I don’t have time or the will to blog on anything these days, but this was too long for twitter, really, although I sort of did it there anyways.
One of the many dishonest paragraphs in AURA’s disappointingly dishonest endorsement of the new courthouse bond is:
Others express concern about using a parcel that is unencumbered by Capitol View Corridors. Capitol View Corridors limit the height in some parts of the city so that the State Capitol can be seen from a number of angles. There are ways to mitigate this problem. One approach is state legislative action. A second approach is for the Austin City Council to expand the number of blocks in downtown or near downtown entitled for central business district-style development.
It is true that others have expressed concern about CVCs. And it’s true that getting them modified is very very hard.
It’s also true that if getting the CVC preventing full use of the blocks around the existing courthouse is hard, like, running a marathon hard, getting more blocks around downtown zoned CBD is hard like running a marathon underwater without a scuba tank or snorkel while being attacked by sharks hard.
It’s fundamentally dishonest (in the disingenous) sense to just answer, as Julio has done, “we should expand downtown” as if it’s some kind of answer to the “they didn’t try very hard to get CVCs out of the way so they could use one of the several existing blocks that don’t generate tax revenue and are already owned by the county and already on the transit spine”. It’s basically the equivalent of a repeating gag on one of my favorite new shows, modified here with my favorite tools: google image search, cut and paste, and MSPaint. Nothing but the best thing zero dollars, zero skill, zero talent, and negative five minutes can buy is good enough for the artistic sensibilities of my readers!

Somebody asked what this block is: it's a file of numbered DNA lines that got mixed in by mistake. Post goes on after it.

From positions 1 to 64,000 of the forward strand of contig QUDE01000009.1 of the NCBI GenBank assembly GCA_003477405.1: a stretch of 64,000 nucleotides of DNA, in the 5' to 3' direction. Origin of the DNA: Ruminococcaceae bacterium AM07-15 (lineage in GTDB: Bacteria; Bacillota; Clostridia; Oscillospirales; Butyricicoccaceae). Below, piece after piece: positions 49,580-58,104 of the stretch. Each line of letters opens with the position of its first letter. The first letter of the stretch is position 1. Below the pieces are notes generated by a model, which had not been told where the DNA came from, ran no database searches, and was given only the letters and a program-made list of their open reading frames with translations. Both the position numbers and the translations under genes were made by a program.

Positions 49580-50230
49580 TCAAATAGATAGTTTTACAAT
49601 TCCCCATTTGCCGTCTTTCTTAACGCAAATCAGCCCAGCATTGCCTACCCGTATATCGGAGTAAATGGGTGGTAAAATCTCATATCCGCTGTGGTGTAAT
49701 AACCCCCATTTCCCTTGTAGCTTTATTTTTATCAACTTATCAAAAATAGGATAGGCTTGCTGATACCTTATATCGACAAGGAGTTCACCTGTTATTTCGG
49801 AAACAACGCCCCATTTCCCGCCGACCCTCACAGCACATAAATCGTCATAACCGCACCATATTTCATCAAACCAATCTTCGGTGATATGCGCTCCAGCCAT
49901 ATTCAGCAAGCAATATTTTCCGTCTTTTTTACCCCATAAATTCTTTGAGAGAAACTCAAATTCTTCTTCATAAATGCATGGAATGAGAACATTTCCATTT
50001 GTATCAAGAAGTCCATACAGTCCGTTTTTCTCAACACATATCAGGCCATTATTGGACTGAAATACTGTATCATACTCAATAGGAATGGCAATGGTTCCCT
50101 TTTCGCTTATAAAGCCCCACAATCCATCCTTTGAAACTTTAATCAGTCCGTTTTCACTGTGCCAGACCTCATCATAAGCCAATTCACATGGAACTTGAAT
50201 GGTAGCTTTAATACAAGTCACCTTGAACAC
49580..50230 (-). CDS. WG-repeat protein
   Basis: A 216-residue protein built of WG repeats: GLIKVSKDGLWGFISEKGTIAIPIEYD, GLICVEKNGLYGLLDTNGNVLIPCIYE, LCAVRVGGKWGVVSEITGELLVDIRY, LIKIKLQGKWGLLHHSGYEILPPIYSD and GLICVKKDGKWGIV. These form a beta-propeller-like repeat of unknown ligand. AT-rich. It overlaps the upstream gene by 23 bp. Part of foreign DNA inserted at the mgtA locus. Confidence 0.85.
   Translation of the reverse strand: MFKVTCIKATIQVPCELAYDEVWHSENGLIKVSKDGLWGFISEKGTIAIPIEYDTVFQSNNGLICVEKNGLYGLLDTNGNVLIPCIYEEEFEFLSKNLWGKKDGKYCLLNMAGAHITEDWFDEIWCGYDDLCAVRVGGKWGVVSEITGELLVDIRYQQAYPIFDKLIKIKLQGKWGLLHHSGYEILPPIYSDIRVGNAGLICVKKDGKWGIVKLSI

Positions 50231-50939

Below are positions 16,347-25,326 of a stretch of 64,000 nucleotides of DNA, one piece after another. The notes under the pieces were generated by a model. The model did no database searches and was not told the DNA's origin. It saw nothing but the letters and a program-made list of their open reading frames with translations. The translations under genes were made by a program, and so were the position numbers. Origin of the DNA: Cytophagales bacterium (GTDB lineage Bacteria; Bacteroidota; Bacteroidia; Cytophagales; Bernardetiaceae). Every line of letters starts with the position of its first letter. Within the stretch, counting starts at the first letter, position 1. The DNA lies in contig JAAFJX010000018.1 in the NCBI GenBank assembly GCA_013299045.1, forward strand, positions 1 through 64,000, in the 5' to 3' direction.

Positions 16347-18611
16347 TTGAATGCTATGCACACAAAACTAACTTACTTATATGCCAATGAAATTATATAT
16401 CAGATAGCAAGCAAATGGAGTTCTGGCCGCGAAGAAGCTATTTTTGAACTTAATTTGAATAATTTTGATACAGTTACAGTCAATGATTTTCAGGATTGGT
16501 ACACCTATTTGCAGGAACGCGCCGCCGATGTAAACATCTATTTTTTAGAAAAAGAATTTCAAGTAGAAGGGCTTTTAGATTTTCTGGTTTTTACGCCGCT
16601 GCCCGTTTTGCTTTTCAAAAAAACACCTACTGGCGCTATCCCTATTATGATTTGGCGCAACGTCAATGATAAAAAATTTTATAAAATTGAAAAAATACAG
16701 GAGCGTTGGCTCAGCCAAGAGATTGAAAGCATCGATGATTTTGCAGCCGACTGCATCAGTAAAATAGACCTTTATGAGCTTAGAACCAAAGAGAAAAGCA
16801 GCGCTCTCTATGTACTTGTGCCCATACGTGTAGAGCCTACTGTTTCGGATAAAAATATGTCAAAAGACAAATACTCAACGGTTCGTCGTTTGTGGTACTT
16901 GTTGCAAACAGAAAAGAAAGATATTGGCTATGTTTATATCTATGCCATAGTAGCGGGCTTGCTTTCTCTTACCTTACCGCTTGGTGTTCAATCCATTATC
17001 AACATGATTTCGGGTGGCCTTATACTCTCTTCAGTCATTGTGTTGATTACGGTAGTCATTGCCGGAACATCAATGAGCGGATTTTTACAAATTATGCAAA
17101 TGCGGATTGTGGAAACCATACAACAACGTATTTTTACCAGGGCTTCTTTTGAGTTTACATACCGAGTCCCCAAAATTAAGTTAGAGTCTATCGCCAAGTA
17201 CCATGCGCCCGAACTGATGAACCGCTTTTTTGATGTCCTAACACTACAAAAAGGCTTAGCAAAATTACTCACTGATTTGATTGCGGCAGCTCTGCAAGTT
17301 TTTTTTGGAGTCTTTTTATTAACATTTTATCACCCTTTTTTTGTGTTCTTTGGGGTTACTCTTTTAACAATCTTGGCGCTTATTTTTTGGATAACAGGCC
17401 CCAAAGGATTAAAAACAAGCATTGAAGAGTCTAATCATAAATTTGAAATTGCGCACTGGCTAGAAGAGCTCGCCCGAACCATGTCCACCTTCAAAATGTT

Mayor and council members: I want to call your attention to the Planning Commission meeting this week – specifically the treatment given by some of the commissioners to Tyler Markham, a UT student and volunteer for Habitat for Humanity. If you watch the video record of the meeting, I believe you will see a young man who is highly professional trying to make a decent, objective, case for something he believes in. For his trouble, he’s treated aggressively and unprofessionally by several members of the Planning Commission. I myself served on the Urban Transportation Commission from 2000-2005, and would never have dreamed of treating a speaker in the way these commissioners have treated Mr. Markham. I urge you to reprimand your appointees and make it clear to them that their behavior was unacceptable.